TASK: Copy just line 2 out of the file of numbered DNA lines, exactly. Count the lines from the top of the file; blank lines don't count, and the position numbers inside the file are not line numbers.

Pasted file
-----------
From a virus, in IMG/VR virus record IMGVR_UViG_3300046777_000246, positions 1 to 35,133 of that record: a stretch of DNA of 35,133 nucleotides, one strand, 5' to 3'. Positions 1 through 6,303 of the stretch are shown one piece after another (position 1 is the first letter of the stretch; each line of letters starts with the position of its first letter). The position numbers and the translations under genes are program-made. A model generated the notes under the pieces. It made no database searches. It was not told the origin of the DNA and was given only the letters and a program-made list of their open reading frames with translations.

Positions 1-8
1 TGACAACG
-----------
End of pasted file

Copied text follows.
Positions 1-8